I’ve been trying to keep this blog as non-mopey as possible lately, figuring that acting normal is a reasonable way to start feeling normal. Lots of you continue to send cards, email and comments, though, so I figure it’s time for an update on how things are going for Susan.
Susan’s on a three weeks on, one week off rotation for her chemo, which means that last Tuesday she didn’t have chemo. The chemo, in addition to making her tired, tends to give Susan an upset stomach, so this week off has meant that food is interesting to Susan for the first time in about a month.
Of course, yesterday was a chemo day again, so I’m guessing food is going to once again become a chore for her.
What sent Susan into the doctor in the first place a couple months ago was that her hip was hurting badly. And of course it turned out there was a tumor there, big enough that it was in danger of fracturing her hip. Since then, it’s become increasingly painful for Susan to get around.
We’ve both noticed lately that Susan’s getting around a little more easily. Her limp doesn’t slow her down as much, she lifts things without as much pain, and she gets up and down stairs more quickly. We’re both incredibly encouraged by this, and choose to think this means that the chemo’s doing its job. Susan told her doctor she’s getting around better, and the Doctor agreed it’s a good sign.
What is Susan doing right this second? She’s taking the girls to their swimming lessons.
One of the things chemo does is kill hair follicles — moreso for some people than others. Susan’s hair started going pretty fast about a week ago. Rather, though, than let it get increasingly patchy (and have the nuisance of having hair all over her clothes constantly), Susan had me shave it all off with the electric razor.
I volunteered to take the razor to her head afterward, reasoning that I am getting pretty good at this now. Susan declined.
The boys took all this in stride — they’ve seen Mom without hair before. The twin girls — each of which firmly believes she is a Disney princess — freaked out when they first saw her. That lasted about fifteen minutes, though, and now they like to kiss mom on the head, just like they do for me.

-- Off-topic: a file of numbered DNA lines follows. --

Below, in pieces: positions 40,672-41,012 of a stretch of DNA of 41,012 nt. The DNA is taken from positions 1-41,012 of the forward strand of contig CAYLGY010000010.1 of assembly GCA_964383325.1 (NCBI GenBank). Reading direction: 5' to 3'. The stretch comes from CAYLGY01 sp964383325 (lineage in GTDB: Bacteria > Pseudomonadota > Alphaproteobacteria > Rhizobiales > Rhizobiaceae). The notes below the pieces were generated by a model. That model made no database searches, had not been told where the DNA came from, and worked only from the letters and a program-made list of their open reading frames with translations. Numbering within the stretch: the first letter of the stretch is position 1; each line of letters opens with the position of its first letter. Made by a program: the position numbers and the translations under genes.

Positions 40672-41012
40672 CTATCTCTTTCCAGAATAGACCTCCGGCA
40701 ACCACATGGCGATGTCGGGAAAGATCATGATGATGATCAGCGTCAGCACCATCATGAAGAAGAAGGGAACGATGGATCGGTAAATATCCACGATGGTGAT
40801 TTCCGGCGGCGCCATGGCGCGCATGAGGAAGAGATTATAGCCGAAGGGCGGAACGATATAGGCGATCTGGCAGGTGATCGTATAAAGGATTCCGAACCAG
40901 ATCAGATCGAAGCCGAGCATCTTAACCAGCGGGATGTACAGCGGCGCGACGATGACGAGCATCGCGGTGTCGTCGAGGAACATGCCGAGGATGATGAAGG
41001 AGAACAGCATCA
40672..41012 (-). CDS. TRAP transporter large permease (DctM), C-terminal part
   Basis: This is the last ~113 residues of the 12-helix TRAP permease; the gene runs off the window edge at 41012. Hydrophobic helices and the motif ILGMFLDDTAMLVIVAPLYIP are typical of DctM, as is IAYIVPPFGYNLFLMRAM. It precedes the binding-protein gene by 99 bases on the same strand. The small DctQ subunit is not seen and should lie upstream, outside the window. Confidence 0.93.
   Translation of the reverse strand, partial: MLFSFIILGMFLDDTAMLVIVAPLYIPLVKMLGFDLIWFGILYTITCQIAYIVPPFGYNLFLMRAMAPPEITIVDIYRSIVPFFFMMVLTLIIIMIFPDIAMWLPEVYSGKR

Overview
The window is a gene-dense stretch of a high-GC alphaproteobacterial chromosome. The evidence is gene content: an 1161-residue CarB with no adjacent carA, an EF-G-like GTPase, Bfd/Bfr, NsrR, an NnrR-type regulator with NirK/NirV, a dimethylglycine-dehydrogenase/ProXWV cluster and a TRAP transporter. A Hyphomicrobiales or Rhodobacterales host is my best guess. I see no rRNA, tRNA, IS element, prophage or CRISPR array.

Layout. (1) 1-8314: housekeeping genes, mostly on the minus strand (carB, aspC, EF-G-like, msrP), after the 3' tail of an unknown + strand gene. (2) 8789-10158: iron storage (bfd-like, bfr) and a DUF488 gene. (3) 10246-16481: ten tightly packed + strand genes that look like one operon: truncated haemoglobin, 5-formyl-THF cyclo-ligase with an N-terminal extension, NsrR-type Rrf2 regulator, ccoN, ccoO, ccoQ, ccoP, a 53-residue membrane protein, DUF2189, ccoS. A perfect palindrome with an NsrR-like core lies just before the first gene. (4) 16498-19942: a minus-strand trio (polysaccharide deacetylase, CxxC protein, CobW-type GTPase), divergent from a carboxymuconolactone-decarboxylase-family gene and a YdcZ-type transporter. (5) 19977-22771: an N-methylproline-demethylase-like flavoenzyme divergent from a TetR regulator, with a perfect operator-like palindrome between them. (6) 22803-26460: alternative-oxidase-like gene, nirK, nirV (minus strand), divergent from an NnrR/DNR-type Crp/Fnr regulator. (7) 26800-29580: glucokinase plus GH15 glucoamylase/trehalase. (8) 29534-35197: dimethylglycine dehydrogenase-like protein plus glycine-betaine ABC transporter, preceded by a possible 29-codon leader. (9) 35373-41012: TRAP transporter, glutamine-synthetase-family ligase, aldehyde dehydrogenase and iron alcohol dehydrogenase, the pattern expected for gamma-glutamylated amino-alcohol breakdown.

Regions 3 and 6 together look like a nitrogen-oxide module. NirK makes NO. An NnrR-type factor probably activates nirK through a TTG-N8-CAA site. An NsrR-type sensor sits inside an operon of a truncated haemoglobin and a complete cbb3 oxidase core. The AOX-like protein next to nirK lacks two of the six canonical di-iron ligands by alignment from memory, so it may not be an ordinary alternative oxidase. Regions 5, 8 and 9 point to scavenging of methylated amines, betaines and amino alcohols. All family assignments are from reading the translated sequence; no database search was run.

Susan has a wig from when she went through chemo the first time a few years ago, and I’ve told her we could get her as high-end of a new wig as she likes, but — at least for now — Susan’s not wearing a wig at all, instead going with bandanas (we bought about a dozen at e4hats.com). For one thing, it’s hot outside and the thought of a wig is just awful. More importantly, wearing a wig feels like you’re trying to hide something you’re ashamed of, and Susan has nothing at all to be ashamed of.
I’ve never liked long hair. Susan looks great now.
Circle this Date and Pray Like Crazy
So here’s where things stand right now. On July 20, Susan will be getting a CT scan. A week later, the doctor will tell us whether the cancer is shrinking, staying the same, or growing. If you’re the praying sort, we’d appreciate your prayers that the chemo will do its job and the tumors — especially the ones in her lungs — will shrink. If you’re the meditative sort, we’ll be grateful for any positive thoughts/energy/karma you can send our way.
And again, thanks very much for your kind thoughts, comments, email, cards, and other messages. They mean a lot to Susan and me.
PS: I talked to the Twin Six guys yesterday, asking if they’ve heard anything about when the special pink edition of the jerseys will be arriving. They told me that the manufacturer sent them Monday, so they’ll be arriving at Twin Six later this week, and then shipping out. T-shirts have already arrived and are starting to ship out, and socks will be arriving any day now. As soon as I get my order, you can be sure I’ll be posting pictures. Big thanks to everyone who’s ordered anything at all.